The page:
Today General Motors CEO Dan Akerson announced its 2015 Chevrolet Impala to go on sale next summer will be offered with bi-fuel capability.

Fleet and retail customers will have their choice of filling up with ordinary gasoline or compressed natural gas (CNG) and range would be 350 miles on gas, and/or 150 miles on CNG.

The move follows inroads already taken with bi-fuel trucks by Detroit automakers, and as question marks hover over GM as to its degree of dedication to electrification, it appears poised to put a new pony in the race that can “capitalize on plentiful clean, domestic natural gas.”

Thus far, GM is the only automaker to offer a full-sized bi-fuel sedan, and Akerson announced the 2015 Impala during remarks at an energy summit marking the 40th anniversary of the OPEC Oil Embargo.

Click image to enlarge.

Click image to enlarge.

Titled “OPEC Oil Embargo + 40: A National Summit on Energy Security,” the summit at which GM announced the U.S. sourced fuel burner was sponsored by Securing America’s Future Energy, or SAFE.

There the non-partisan group afforded Akerson opportunity to address political, business and military leaders as they assessed America’s oil dependence since the 1973 oil embargo

“We know that U.S. energy security won’t come from a one-off moonshot,” Akerson said. “It will flow from our systematic investment in technology and innovation… our drive to get more from existing energy sources and renewables… our commitment to conservation… and it will be assured by fully and safely exploiting our shale gas reserves.”

Akerson’s choice of words is curious as the Chevy Volt was called a “moonshot” and to date, with the exception of the pricey Cadillac ELR, its technology remains one-off, with no variants known pending at any price, let alone the average new car price.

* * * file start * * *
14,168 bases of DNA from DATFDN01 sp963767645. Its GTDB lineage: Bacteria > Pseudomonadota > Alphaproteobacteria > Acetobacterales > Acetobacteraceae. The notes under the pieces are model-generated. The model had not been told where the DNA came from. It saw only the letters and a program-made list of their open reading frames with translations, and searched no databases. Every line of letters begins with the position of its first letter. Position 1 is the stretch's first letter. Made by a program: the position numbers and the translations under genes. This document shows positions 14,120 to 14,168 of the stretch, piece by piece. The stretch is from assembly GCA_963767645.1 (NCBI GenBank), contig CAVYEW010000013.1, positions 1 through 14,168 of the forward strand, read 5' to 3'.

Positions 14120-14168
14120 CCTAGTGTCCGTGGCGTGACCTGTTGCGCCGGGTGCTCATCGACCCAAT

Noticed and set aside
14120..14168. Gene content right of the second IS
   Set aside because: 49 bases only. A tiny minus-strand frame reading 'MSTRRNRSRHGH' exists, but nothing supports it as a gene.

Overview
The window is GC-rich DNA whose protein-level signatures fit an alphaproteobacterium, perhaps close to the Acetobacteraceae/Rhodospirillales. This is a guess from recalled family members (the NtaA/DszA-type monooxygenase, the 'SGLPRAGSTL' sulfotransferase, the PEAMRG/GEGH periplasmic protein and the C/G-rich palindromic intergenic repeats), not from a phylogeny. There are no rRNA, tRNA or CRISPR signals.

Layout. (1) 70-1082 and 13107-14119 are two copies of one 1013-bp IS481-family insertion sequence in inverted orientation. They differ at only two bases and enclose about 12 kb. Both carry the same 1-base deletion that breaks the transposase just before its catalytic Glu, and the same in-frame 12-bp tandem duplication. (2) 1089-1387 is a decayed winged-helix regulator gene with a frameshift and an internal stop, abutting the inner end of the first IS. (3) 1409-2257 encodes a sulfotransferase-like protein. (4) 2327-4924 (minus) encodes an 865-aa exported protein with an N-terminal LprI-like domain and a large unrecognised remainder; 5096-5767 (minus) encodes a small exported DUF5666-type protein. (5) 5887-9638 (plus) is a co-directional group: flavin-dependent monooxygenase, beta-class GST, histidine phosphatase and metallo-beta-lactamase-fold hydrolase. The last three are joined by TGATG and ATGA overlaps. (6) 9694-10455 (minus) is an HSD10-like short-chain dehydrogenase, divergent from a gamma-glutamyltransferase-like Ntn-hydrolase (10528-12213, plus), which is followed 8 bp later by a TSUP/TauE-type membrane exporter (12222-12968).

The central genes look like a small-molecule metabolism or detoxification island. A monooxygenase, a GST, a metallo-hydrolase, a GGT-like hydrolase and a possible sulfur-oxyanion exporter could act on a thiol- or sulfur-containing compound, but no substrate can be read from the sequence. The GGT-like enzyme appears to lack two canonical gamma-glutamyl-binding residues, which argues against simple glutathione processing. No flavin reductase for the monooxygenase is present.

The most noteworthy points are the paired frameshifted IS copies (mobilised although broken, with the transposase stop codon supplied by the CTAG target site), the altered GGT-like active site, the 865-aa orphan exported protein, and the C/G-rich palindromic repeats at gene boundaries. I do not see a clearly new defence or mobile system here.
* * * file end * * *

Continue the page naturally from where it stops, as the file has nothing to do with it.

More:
In any case, in a statement, GM cited the California Air Resources Board as offering support for its choice of natural gas.

“Natural gas is a cleaner-burning transportation fuel compared to petroleum products, and costs significantly less than gasoline at current prices,” said GM. “CNG vehicles typically have 20 percent fewer greenhouse gas emissions than gasoline-powered cars.”

The California Air Resources Board also happens to be the biggest driving force for battery powered and fuel cell electric vehicles, but this was a day its statements were used to champion natural gas.

Akerson also told the audience that beyond advanced technologies and alternative fuels, energy security will require partnerships between energy companies, utilities, environmental groups, labor unions, universities and manufacturers.


On this front, he said GM is working closely with 14 of America’s largest unions and environmental groups through the Blue-Green Alliance, and has relationships with regulators that are “more constructive than ever.”

“Akerson also reiterated a call he made earlier this year for the Administration and Congress to create a new, consumer-driven national energy policy from a position of strength and abundance,” said GM in its statement.

GM says it intends to save 12 billion gallons of gasoline from being burned in its 2011 to 2017 model year vehicles.

This amount, GM says, will offset almost one year of Persian Gulf crude oil imports. To accomplish this, GM touted technologies including lighter materials to reduce vehicle mass, alternative fuels, clean diesel and electrification.

And not to be forgotten, its electrification efforts GM noted as well.


“In addition to the Chevrolet Volt, Chevrolet Spark EV and the upcoming Cadillac ELR, GM is introducing start-stop technology standard on the 2014 Chevrolet Malibu helping the midsize sedan achieve 25 mpg city/36 mpg highway, and using electrification to boost fuel economy in the Buick Regal and LaCrosse sedans, which both get EPA-estimated 36 mpg hwy.”

In fact, beyond the nationally sold Volt, its advanced electrified Spark is sold in only Oregon and California and the Cadillac ELR GM has said will be a very limited seller too.

The competitiveness of its Malibu and Buicks also will remain to be seen compared to full hybrids such as offered by Toyota, Honda and Ford.

It’s a conservative effort that does appear to be moving forward.


Automotive News reported Akerson said GM aims to sell most of the dual-fuel Impalas to government and commercial fleets.

Akerson said initially it will be slow take-off, and if GM can sell 750 or 1,000 units in model year 2015, this would be a “home run.”

No price was announced for the bi-fuel Impala, but regular models start at around $27,700. A Honda Civic designed to burn natural gas costs several thousands over a regulr one, and a Ford F-150 designed as a bi-fuel goes for $7,500 to $9,500 more than a non-CNG version, plus $315 to prepare the engine.